I remember when I was 19 seeing Hüsker Dü play and this band Christmas opening, a band I really liked from Boston. The singer, Michael, was  this very intense performer lurking all over the stage. Afterwards, I saw him backstage and told him I loved their show. He was this mellow, very soft-spoken guy who went “thanks man, that’s very cool of you”. Similarly, I saw Redd Kross when I was a teenager and they were like rock stars up there on stage and when I met Steve MacDonald, the bass player, it was the same thing. He seemed like this snotty rock star, but when I met him it was again “thanks man, that’s really nice of you”. I realized there’s a line between who you are in real life and who you are on stage.

I’m thinking about that line “Too late to burn all your civilian clothes”… What was I getting at? I guess it’s wanting to be more genuine. To completely become a musician and less of a civilian. A lot of the time when I’m on stage I’m just being myself. Sometimes when I’m doing that I feel like I’m doing it wrong. So I should be posing more, because it’s the world of the theater! I’ve always liked songs where it’s not clear what the chorus is. To me it’s ‘Is it too late to live in your heart…’ but then it continues ‘Conquerors at the daybreak’. Is that the chorus? ‘This is the world of the theater’…is that the chorus? It’s like it if it has a wordless chorus after those, it has three pre-choruses!”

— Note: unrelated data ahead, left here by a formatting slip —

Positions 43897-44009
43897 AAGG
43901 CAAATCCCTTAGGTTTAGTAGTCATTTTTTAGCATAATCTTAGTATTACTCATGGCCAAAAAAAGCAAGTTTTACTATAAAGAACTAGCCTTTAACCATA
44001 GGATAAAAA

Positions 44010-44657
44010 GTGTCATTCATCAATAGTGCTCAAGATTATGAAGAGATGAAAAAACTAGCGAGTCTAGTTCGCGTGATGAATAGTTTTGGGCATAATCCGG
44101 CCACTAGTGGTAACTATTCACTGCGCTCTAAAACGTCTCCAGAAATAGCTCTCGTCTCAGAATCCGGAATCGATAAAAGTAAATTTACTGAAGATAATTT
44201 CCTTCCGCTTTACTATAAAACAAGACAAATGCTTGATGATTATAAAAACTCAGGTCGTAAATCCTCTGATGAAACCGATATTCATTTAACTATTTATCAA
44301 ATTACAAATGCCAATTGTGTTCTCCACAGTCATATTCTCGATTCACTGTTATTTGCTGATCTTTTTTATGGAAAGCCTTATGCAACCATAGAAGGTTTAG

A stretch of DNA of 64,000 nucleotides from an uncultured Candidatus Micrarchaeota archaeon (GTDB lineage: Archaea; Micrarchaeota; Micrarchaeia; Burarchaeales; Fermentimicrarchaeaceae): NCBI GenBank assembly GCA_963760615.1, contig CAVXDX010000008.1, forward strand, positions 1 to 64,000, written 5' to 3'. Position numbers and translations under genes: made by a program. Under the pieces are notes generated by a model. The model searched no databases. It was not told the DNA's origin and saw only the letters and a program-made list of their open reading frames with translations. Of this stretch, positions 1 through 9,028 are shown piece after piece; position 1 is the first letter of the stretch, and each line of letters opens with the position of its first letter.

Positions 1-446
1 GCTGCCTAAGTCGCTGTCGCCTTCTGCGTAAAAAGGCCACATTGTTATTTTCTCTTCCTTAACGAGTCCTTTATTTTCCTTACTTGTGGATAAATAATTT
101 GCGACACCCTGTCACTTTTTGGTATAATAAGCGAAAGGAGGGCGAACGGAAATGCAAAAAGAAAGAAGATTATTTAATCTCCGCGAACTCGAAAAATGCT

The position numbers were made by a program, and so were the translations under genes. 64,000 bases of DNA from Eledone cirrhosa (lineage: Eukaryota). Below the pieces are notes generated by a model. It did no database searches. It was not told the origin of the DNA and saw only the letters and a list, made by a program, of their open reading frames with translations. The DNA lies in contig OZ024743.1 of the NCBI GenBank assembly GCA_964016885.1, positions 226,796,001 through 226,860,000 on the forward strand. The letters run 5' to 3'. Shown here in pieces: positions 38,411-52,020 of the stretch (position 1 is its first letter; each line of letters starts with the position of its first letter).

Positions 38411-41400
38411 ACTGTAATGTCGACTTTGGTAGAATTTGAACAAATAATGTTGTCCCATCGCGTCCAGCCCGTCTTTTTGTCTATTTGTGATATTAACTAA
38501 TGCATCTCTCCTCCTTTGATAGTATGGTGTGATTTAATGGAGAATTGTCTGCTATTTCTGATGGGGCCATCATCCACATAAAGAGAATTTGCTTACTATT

– A.C. Newman

23. Perfume Genius “Slip Away”
(from No Shape)

22. alt-J “In Cold Blood”
(from RELAXER)

citattecken “We recorded this track, like the whole album, with Dan Carey. He instantly got the slinky, otherworldly mood of it. And we added to the arrangement the percussive sounds…”

21. Pumarosa “Dragonfly”
(from The Witch)

“I wrote Dragonfly thinking about how so often we miss connections with fellow humans. And even with ourselves. We dare not become what we might. I was thinking specifically about supposedly close relations where one of us is not able to open up. We can be so afraid. So stuck. And I want to encourage people to let go and fall, or fly, into each other. The idea of a dragonfly provides the perfect visualisation of this. It lives underwater as a ‘nymph’, then one day it crawls out, high up on a stem and literally breaks out of its own skin and flies away – the ultimate image of BECOMING.

I guess it is quite a conceptual message so I wanted the lyrics to be very clear, and also to link it into the day to day life of humans…hence, “at the pictures the other day, watch the credits roll”. But then maybe that line is also saying….”say what you feel before the credits roll and it’s too late!”

We recorded this track, like the whole album, with Dan Carey. He instantly got the slinky, otherworldly mood of it. And we added to the arrangement the percussive sounds. All the time I was trying to make it flutter, and sound as insect as possible. So you almost feel the wet and fragile wings of the Dragonfly unfolding. The recording came together very quickly as I remember, we all just knew what to do and Dan drew the idea further. It was very satisfying. Because not all tracks come together so smoothly!”

– Isabel Muñoz-Newsome